Read any dangerous books lately?
From Scott Rosenberg:
Among many other unfortunate provisions in the Patriot Act, passed in haste and hysteria in the immediate aftermath of 9/11, there’s one that’s especially loathsome to American values: It gives the government an unprecedented and scary carte blanche to paw through library and bookstore records to see what you’ve been reading. If you believe that such records might actually help the government nail the next wave of al-Qaida terrorists, then you don’t have to do anything. But if you believe, as I do, that this particular power is useless for that goal — but might prove handy for John Ashcroft and successors should they decide that, for example, citizens who read too many books about subject X might warrant close surveillance — then you should go here and sign the petition by the Campaign for Reader Privacy, a coalition of booksellers, librarians and writers, to push Congress to change this un-American law.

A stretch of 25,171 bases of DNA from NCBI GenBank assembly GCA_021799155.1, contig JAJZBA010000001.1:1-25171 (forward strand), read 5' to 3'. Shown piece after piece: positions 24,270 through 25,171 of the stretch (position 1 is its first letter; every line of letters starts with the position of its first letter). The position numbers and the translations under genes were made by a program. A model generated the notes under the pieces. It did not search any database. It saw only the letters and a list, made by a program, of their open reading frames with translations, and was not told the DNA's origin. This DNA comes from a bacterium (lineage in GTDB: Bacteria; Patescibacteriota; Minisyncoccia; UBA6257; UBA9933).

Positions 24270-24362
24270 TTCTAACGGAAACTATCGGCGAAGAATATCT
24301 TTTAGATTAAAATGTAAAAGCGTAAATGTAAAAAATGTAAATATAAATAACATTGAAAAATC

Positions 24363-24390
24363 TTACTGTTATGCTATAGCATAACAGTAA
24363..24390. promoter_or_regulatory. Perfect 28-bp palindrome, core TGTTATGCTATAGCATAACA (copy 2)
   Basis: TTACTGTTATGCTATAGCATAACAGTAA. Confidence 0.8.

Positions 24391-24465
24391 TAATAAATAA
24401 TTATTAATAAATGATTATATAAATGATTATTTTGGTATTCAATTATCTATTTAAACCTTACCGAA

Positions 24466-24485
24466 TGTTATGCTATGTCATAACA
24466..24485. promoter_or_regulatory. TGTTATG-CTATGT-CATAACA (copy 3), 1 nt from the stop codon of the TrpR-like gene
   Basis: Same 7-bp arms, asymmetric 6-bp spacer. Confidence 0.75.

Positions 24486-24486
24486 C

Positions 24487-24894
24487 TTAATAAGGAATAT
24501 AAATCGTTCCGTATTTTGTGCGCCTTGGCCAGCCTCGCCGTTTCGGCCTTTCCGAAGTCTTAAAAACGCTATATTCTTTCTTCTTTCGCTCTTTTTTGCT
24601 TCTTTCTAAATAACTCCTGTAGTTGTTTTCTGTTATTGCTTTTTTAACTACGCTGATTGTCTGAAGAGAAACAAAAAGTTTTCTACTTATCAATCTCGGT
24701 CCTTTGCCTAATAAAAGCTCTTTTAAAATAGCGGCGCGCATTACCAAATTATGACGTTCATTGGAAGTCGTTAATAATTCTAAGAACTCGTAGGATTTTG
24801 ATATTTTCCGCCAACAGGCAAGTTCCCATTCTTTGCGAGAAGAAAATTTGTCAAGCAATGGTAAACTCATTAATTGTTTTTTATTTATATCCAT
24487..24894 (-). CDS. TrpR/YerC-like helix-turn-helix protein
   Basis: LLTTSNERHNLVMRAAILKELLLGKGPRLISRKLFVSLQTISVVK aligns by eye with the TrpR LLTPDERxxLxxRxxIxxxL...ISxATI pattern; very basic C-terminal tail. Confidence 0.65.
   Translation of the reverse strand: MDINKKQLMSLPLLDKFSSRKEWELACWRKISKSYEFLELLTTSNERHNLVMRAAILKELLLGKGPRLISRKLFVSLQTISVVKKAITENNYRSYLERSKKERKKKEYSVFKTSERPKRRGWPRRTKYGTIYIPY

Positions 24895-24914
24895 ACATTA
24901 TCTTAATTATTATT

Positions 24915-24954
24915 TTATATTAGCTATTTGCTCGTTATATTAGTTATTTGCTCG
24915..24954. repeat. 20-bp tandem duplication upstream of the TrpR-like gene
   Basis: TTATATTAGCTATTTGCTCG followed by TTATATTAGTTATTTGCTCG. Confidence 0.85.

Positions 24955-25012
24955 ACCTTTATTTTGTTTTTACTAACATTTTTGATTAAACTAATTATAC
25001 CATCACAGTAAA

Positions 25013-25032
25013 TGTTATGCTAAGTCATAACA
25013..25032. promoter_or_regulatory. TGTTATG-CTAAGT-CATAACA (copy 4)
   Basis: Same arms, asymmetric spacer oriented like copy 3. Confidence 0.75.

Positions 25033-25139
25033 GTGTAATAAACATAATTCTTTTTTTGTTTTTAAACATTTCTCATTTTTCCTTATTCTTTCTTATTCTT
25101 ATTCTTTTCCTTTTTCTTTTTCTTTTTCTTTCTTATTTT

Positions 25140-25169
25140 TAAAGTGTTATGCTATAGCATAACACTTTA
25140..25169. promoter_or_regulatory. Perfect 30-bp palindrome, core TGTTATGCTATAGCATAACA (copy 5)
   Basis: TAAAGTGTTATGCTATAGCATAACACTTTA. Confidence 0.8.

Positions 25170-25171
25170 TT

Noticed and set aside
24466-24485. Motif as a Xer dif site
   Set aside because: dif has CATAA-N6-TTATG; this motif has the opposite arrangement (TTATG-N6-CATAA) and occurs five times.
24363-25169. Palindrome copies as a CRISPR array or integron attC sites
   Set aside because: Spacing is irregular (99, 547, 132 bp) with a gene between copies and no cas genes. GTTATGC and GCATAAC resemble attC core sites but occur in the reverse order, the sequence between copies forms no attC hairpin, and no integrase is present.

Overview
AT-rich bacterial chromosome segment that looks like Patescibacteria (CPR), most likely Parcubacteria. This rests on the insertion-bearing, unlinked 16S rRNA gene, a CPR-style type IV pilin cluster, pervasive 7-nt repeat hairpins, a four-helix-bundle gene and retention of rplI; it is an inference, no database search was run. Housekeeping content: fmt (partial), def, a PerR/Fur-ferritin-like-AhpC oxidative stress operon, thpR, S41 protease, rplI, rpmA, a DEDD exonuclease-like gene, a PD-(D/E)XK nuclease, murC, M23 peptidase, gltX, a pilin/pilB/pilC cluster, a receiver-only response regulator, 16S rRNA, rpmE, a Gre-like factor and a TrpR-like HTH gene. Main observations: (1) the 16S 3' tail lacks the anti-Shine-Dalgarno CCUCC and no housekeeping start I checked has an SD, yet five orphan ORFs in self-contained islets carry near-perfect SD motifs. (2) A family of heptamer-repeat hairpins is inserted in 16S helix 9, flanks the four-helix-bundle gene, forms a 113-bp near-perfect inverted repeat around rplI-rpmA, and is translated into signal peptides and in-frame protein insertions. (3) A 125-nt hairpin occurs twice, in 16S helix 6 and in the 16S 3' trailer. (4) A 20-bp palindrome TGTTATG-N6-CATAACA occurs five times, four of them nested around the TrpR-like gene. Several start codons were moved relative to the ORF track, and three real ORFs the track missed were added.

This particular part of the Patriot Act is one of those stealth provisions that simply invites government abuse. Consider: “The FBI may request the records secretly; it is not required to prove that there is ‘probable cause’ to believe the person whose records are being sought has committed a crime; and the bookseller or librarian who receives an order is prohibited from revealing it to anyone except those whose help is needed to produce the records.”